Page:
Children experience social pressure through robots

(16-08-2018) People often adjust their behavior and decisions to adapt to others. Research from Ghent University shows that the opinions and decisions of children are also influenced by robots.

The scientists compared how adults and children scored on an identical task under three different circumstances: when they were alone in the test room, with their peers, or with so-called social (artificially intelligent) robots in the test room.

Where adults often adjust their opinions based on what others say ('conforming'), they usually proved to be resistant to the influence of robots. That is different for children. The children (7 to 9 years) who participated in the study often gave the same answers as the robot, even if those answers were clearly wrong.

When children gave an incorrect answer, 74% of the cases happened under the influence of the robot. Children who took the test alone scored 87% on average. When they did the test together with a robot, that score dropped to 75%.

This research offers a view of the opportunities and concerns about the way in which robots can be used in a positive way in society. Learning to conform can be beneficial in certain areas, but the risk of misuse and the possible impact of misuse can not be ignored.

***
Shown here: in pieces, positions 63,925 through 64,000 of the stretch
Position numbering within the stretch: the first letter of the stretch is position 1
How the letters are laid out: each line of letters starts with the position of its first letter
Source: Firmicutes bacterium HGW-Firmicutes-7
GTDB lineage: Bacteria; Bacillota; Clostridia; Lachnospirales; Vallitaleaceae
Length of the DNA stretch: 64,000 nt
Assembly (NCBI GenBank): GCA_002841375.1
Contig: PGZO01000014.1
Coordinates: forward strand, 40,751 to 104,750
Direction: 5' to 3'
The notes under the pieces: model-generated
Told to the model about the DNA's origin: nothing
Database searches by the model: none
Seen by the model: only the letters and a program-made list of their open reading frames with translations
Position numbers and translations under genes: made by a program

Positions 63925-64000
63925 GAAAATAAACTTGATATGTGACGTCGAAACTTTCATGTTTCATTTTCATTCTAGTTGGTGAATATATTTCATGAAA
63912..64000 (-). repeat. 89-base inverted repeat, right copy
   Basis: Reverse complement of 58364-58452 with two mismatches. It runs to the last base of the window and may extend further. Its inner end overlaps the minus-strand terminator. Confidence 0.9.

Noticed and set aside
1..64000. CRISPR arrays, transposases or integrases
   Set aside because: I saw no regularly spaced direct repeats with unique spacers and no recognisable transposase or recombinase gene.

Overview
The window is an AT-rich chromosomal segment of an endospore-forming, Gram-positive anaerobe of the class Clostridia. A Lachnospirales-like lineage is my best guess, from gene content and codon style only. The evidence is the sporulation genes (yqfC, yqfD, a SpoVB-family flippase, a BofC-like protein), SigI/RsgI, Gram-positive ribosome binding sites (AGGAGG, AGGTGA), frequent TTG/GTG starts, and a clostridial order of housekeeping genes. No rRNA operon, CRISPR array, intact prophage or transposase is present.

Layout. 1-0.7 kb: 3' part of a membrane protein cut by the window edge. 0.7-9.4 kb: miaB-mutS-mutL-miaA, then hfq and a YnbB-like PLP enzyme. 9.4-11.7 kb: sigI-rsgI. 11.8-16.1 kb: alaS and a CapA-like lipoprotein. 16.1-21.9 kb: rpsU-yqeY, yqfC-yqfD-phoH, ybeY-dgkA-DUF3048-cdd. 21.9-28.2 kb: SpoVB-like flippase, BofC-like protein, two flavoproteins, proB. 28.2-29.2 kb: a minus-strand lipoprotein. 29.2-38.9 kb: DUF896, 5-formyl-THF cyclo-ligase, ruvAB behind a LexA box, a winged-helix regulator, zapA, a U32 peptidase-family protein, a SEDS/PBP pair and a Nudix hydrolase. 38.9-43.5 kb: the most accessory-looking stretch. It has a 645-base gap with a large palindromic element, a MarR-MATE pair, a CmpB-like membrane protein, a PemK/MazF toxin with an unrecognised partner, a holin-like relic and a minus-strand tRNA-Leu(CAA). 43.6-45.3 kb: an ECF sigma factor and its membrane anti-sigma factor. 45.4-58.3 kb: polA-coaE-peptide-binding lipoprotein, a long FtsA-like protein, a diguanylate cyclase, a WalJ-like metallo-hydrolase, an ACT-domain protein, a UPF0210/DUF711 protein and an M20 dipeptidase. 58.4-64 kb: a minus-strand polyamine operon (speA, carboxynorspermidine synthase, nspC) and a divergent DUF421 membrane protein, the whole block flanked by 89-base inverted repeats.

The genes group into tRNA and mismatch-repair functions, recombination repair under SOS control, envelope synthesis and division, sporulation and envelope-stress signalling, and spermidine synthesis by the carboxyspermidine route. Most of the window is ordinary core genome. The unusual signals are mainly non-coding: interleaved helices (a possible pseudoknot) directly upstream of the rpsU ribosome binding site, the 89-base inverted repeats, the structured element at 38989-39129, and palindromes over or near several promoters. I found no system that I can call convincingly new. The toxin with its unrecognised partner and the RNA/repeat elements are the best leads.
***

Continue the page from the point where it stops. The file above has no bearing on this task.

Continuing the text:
Prof. dr. Tony Belpaeme (UGent & University of Plymouth): "We have known for a long time that it is difficult not to allow yourself to be influenced by opinions and opinions from people around us, but because robots will soon be found at home and in the workplace, we asked wonder if people would also adapt to robots.
What our results show is that adults do not conform their opinions to what robots say. But children seem to do so. They may have more affinity with robots than adults. The study raises the question: what if robots would suggest buying behavior or what to think? "
In their conclusion from the current study, the researchers add: "A future in which autonomous social robots are used as tools for educational professionals or child therapists is not far away: in these applications the robot is in a position in which the information provided can have a significant influence on the persons with whom they communicate. Discussion is needed about whether there should be protective measures, such as a regulatory framework, that minimize the risk for children during social interaction between child and robot and what form that regulation can take to avoid adversely affecting promising developments. "
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